Now that you know the basic steps of building a website navigation, here are some extra tips and tricks that will help you along the way.
Responsive design is one of the most important factors to consider. Almost 60% of all Google searches are done from mobile devices. Your website navigation might look great and function wonderfully in desktop view, but if it’s a mess on mobile, you’ll be losing out on retaining more than half of your visitors. Don’t let mobile design be an afterthought; it should be one of the first things you think about as you start creating your responsive design.
A sticky header, or a fixed header, keeps the menu at the top of the user’s screen, making navigation around the site quicker and easier. We recommend experimenting with a sticky header and seeing if there is a difference in your bounce rate and audience retention between when you use a sticky header and when you don’t. Opt for whichever option your audience prefers.
If your business model is complex and you provide a lot of different products and services, or you’ve just been uploading content to your website for a long time, your content map is probably broken down into a large number of headings and subheadings. Having more levels of organization is great, and shows cohesiveness and command over your niche in the content you post, but having dropdown menu after dropdown menu expand into yet more dropdown menus can be confusing and off-putting for users. Instead, try using a mega-menu, where a dropdown menu immediately shows a larger detail broken down into headings.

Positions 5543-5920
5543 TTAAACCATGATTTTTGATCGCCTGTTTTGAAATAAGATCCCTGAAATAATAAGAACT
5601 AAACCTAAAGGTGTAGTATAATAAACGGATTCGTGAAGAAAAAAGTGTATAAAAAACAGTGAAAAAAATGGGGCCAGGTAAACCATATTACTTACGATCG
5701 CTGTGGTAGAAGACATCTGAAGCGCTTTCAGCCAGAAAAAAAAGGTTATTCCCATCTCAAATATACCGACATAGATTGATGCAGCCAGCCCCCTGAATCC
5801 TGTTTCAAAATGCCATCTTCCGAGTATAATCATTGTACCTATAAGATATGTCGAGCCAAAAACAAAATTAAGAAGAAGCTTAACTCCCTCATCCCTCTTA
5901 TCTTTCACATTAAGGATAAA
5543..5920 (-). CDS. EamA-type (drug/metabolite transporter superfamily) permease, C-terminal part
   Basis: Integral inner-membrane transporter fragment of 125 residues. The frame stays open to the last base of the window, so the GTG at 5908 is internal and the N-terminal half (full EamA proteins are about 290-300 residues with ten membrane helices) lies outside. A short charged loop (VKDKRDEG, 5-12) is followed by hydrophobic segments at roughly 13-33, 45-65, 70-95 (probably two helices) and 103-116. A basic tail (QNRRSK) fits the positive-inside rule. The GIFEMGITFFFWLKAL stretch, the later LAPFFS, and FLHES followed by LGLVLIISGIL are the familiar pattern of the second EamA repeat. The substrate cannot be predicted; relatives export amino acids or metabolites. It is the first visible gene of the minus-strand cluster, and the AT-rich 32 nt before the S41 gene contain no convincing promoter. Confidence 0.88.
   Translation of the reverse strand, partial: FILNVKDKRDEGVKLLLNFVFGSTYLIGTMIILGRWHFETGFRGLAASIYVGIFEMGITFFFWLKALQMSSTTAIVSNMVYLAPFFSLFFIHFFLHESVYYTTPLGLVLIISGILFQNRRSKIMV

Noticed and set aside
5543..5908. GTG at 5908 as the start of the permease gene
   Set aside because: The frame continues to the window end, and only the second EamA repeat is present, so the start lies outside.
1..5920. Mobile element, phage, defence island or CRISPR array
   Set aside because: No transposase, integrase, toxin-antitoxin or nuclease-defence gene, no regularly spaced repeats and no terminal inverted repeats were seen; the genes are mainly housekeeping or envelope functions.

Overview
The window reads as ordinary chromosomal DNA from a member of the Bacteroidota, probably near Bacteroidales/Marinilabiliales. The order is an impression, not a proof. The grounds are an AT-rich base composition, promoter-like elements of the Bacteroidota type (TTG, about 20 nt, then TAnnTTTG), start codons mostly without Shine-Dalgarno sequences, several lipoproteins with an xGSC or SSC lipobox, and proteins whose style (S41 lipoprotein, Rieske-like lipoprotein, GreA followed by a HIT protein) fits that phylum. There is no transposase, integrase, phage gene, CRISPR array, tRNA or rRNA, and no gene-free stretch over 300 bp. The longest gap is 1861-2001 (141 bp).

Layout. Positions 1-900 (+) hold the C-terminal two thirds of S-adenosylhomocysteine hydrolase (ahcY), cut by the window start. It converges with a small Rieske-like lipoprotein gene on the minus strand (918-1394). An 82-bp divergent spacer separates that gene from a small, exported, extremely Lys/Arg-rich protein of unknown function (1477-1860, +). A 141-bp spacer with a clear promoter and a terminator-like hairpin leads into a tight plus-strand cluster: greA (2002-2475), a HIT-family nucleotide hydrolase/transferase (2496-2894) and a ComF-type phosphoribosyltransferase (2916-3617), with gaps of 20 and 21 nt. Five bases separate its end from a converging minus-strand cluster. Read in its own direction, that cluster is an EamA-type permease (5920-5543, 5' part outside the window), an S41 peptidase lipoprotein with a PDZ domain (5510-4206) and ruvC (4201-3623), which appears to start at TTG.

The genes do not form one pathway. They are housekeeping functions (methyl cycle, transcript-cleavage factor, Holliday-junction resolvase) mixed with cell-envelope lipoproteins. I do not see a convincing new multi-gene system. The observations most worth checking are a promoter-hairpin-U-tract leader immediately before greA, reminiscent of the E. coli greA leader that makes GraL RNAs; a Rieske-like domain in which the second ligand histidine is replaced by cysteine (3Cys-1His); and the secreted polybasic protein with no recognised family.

Need some inspiration? Check out these examples of great web navigation design!
At KissPR, we understand that the quality and value of your content don’t matter if no one ever finds it. As well as optimizing content for search engines and writing and promoting content, we design websites for our clients that optimize the user experience, help you boost conversion, and create long-term connections with audience members. Book a free consultation with a web design and optimization expert.